OCWD Board of Directors

Cathy Green
First Vice President
Denis R. Bilodeau, P.E.
Second Vice President
Philip L. Anthony
Jordan Brandman
Shawn Dewane
Jan M. Flory, ESQ.
Dina L. Nguyen, ESQ.
Roman Reyna
Stephen R. Sheldon
Roger C. Yoh, P.E.
General Manager
Michael R. Markus
P.E., D.WRE.

EPA Provides Information
About North Basin
Contamination Cleanup
Representatives from the United States Environmental Protection Agency speak about the North Basin contamination cleanup at the Dec. 16 OCWD board meeting.
The United States Environmental Protection Agency (EPA), in its commitment to protect the public health and the environment, will be working with local agencies, businesses, communities and residents in the cities surrounding the chemical contamination in the North Basin area of the Orange County Groundwater Basin. EPA representatives spoke at the Dec. 16 Orange County Water District (the District; OCWD) board meeting. At the meeting they outlined their new regulatory oversight role in the North Basin, their reasons for considering the problem serious, and their management plan and processes going forward. The loss of three production wells and one private well in the cities of Fullerton and Anaheim was an important factor for them while considering taking a leadership role.

"The U.S. Environmental Protection Agency has assumed lead responsibility for the cleanup of contamination impacting the North Basin area of the Orange County Groundwater Basin, which OCWD manages. The District supports the EPA's effort and will provide assistance to the agency as needed," says OCWD Board President Cathy Green.

The EPA's actions and oversight are expected to motivate responsible parties and agencies to focus on the remedial investigation and feasibility study (RI/FS) of remediation alternatives for this important source of water to Orange County. Ensuring utilization of all of the water from a fully functional groundwater basin not only protects public health, but also ensures the long-term economic viability of all of Orange County.

In a letter to state and regional environmental offices, the EPA stated it "understands the vital importance of groundwater resources for meeting the drinking water needs of Orange County, where the groundwater basin supplies water to 22 cities and approximately 2.4 million residents. As groundwater becomes even more invaluable during this period of severe drought, EPA recognizes the necessity of preserving clean drinking water resources to continue to meet the current and future drinking water needs of Southern California."

The northern section of OCWD's groundwater basin (under Fullerton, Anaheim, and Placentia), and portions of the shallow and principal aquifers are impacted with volatile organic compounds, or VOCs. From the late 1950s through early 1980s, VOCs were used for industrial degreasing in metals and electronics manufacturing.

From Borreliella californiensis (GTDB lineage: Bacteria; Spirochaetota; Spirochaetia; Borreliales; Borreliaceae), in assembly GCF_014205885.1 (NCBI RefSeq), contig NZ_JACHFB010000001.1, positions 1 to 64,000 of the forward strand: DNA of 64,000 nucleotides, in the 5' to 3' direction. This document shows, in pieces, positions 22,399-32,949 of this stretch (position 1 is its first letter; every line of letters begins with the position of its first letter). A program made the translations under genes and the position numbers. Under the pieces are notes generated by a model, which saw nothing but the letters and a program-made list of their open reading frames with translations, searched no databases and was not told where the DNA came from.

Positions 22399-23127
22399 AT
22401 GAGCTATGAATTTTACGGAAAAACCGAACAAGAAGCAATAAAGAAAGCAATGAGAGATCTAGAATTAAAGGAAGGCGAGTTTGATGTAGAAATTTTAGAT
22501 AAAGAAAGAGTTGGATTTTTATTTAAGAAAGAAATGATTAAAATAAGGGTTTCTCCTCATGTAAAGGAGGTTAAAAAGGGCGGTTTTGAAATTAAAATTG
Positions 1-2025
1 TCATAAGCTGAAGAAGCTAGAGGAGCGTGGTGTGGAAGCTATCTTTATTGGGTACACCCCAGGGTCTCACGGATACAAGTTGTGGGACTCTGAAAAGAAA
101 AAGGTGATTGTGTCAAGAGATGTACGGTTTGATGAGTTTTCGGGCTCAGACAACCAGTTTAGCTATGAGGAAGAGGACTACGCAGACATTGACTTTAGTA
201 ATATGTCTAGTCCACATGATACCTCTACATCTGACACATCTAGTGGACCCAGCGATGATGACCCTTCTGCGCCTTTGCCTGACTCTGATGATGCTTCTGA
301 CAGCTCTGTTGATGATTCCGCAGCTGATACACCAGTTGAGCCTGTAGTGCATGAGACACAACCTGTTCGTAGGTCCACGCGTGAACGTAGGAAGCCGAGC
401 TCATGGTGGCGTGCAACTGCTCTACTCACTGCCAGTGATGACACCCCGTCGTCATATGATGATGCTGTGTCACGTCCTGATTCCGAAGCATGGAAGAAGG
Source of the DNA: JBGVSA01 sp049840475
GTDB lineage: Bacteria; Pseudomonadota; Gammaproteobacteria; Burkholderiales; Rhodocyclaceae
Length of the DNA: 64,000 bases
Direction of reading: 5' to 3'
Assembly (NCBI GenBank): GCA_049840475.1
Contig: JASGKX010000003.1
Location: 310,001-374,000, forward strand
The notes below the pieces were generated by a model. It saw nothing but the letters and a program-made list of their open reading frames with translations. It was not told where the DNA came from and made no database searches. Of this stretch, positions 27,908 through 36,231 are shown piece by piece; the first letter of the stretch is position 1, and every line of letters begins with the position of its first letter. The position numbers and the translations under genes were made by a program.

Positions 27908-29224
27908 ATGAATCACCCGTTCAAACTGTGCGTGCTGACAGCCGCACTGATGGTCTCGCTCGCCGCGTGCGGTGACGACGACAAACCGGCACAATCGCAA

Although the shallow aquifer is not directly being pumped for drinking water use, it eventually flows into the deeper principal aquifer, which is the primary source of drinking water. It is urgent, therefore, to control and remove the higher levels of contamination from the shallow aquifer before it has a chance to contaminate the main aquifer.

OCWD and local water agencies continue to monitor the contamination plume and water supplies to ensure only clean water is delivered to homes and businesses.

EPA representatives sent invitation letters on Dec. 15 to parties that have shown an interest in the RI/FS. The invitees have until February 2016 to reply.

Additionally, the EPA has provided OCWD with a Model Administrative Order on Consent (AOC) and Statement of Work (SOW) to consider. The AOC will be used to define OCWD’s ongoing collaborative role in the EPA-directed project.

At the board meeting, the EPA provided the following schedule:

  • RI/FS discussion with willing responders —begins Feb. 2016
  • AOC/work plan negotiations—early 2016
  • Remedial Investigation—2016-2017
  • Feasibility Study—2017-2018

The EPA will proactively provide information to affected communities regarding the North Basin Cleanup and invite additional interested parties to participate in the process. Their goal is to work as efficiently as possible and leave the North Basin area a safer, cleaner place. This will benefit residents and businesses locally and throughout Orange County.

To view a copy of EPA's presentation, click HERE.